First, the proposition that the freemarket is something akin to a self-sustaining, self-correcting organism ignores the fact that the freemarket is–above all else–entirely man-made.  The freemarket, as an economic plane in which human beings exchange commerce, is not a naturally occurring phenomenon, anymore than a locomotive is a naturally occurring phenomenon; we purposefully invented it to serve our economic needs.  Thus, to argue a “hands-off” approach to an entity whose very existence is owed to primarily “hands-on” interests, can be argued to be more than a bit narrow-sighted.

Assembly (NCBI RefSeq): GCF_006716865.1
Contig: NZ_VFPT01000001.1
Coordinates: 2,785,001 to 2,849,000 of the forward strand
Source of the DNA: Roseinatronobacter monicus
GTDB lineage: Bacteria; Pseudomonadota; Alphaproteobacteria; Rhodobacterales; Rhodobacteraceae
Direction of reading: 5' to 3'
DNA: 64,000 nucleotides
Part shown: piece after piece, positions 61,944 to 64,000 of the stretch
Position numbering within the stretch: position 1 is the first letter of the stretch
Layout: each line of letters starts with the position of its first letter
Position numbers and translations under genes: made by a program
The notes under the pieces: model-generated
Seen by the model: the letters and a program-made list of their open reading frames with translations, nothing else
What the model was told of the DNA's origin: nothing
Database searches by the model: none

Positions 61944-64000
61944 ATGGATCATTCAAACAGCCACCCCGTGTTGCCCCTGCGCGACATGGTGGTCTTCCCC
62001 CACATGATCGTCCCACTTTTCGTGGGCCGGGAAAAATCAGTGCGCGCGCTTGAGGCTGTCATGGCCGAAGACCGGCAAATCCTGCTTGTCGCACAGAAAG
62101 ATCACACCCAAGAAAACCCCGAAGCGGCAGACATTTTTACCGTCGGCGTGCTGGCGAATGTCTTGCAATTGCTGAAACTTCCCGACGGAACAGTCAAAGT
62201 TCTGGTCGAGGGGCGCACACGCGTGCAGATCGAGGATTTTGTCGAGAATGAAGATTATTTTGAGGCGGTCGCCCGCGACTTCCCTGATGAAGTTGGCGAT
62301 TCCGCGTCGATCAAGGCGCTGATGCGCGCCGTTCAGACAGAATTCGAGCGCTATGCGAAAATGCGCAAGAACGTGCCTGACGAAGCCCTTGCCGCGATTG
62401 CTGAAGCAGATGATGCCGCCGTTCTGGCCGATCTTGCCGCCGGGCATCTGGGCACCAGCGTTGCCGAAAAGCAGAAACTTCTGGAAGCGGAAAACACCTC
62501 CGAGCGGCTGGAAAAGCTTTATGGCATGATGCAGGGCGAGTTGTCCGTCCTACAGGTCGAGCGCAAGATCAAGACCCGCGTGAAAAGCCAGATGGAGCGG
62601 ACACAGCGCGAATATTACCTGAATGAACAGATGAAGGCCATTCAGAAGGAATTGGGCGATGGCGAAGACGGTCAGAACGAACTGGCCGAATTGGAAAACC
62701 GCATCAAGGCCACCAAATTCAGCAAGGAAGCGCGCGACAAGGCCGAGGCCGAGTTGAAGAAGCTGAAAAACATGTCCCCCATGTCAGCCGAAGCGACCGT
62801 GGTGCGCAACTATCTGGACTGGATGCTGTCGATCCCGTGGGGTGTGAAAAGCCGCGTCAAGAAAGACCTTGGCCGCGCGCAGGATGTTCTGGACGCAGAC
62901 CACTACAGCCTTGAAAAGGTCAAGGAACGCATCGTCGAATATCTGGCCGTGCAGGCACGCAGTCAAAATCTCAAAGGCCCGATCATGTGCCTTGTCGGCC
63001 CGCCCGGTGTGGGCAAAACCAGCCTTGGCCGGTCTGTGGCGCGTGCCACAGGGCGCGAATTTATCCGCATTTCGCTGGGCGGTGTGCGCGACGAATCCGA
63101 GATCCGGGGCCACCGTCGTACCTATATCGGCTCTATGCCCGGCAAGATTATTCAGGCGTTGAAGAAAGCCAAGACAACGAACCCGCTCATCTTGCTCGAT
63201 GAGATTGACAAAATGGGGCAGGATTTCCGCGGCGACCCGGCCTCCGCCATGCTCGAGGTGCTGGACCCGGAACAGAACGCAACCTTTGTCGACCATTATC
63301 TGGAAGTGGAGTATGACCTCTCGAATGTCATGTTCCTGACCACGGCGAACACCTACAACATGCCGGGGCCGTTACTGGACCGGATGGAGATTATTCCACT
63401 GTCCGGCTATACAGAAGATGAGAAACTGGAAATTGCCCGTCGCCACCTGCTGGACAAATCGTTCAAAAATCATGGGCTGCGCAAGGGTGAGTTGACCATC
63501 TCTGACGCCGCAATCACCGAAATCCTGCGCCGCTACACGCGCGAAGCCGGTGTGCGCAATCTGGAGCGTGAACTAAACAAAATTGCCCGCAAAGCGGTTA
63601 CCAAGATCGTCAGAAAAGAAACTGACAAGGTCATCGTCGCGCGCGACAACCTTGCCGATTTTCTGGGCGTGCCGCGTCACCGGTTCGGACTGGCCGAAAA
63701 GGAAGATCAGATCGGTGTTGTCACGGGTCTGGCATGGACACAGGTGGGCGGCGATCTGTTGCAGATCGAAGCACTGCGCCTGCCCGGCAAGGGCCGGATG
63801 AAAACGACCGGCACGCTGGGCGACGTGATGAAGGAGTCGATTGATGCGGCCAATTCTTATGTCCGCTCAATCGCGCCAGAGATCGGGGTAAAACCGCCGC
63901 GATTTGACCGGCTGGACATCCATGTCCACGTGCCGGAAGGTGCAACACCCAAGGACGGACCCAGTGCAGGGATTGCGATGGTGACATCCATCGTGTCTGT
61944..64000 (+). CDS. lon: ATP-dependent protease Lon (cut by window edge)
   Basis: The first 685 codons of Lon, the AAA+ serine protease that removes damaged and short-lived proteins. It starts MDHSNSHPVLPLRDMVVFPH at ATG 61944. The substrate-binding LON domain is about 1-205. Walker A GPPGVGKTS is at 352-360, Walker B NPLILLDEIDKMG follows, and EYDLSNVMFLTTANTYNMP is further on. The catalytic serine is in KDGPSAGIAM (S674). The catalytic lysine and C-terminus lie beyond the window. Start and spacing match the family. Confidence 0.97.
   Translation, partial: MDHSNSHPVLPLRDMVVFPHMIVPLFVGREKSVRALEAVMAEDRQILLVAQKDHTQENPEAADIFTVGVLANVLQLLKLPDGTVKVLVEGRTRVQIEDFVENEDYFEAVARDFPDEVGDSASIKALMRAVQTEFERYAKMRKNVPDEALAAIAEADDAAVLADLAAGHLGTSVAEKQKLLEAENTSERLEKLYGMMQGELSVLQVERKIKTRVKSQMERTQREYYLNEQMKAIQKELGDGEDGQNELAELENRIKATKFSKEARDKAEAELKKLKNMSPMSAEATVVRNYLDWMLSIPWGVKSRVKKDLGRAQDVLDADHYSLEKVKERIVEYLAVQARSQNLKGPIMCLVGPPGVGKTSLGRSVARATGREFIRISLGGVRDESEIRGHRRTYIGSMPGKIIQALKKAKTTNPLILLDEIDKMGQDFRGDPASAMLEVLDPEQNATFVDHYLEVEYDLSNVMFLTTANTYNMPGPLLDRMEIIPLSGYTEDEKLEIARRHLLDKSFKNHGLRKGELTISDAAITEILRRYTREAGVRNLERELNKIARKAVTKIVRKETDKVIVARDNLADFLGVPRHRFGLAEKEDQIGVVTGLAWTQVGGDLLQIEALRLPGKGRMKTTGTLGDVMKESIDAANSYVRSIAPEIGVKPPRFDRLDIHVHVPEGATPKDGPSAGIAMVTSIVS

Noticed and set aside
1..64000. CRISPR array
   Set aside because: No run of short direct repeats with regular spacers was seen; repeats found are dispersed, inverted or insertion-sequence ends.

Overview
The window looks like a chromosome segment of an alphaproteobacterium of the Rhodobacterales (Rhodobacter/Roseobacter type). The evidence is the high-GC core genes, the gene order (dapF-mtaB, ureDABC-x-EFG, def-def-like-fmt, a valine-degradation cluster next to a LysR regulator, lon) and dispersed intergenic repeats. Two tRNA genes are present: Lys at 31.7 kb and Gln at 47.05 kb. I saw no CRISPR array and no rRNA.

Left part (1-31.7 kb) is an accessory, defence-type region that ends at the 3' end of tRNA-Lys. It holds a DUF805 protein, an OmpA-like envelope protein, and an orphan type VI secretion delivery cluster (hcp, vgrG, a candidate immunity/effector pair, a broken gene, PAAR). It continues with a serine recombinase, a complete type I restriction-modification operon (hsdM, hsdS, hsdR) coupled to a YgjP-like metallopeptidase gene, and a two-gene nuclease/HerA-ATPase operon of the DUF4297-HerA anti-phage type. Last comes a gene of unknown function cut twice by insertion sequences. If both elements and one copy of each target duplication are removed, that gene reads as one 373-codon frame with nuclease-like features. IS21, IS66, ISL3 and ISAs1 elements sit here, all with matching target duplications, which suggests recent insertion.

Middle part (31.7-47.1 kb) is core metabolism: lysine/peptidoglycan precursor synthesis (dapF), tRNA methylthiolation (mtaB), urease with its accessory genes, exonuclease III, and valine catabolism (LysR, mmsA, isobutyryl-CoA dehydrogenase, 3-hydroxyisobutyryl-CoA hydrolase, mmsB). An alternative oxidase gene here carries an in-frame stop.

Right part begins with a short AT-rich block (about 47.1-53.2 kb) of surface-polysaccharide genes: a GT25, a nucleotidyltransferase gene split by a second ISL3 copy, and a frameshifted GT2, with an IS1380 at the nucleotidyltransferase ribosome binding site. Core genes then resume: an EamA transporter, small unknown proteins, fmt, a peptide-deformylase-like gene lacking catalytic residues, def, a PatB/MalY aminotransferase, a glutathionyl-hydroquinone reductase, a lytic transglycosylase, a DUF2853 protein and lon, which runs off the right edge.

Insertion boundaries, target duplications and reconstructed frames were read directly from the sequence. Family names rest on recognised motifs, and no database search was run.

More than that, when we look at the era in which laissez-faire freemarket capitalism thrived unmitigated in the U.S.–the late 19th and early 20th Centuries–instead of seeing a marketplace of robust competition, driven by the needs of the consumer, we see a gradual concentration of market power in the hands of a handful of conglomerates.  The reason being that, economically speaking, the initial surge in competition experienced in a newly emerging market, left to its own devices, can in time have a minority of businesses surpass their competition to the point that they are virtually the only option on the market left for the consumer.  In this historical scenario, the presence of a laissez-faire freemarket did not create a healthy competitive environment, nor did it have any means to correct the centralization of commerce powers in the hands of the few over the many.  (In fact, in this case the government actually did have to step in and implement anti-monopoly laws to try and introduce competition back into the market.)  Therefore, the unanswered (or unanswerable) question concerning laissez-faire capitalism is the issue of–given the proposition that faceless, easily corrupted government agencies cannot be trusted enough to interfere with the business operations of the freemarket–why faceless, easily corruptible conglomerates ought to, for some reason, be seen as more trustworthy in this regard?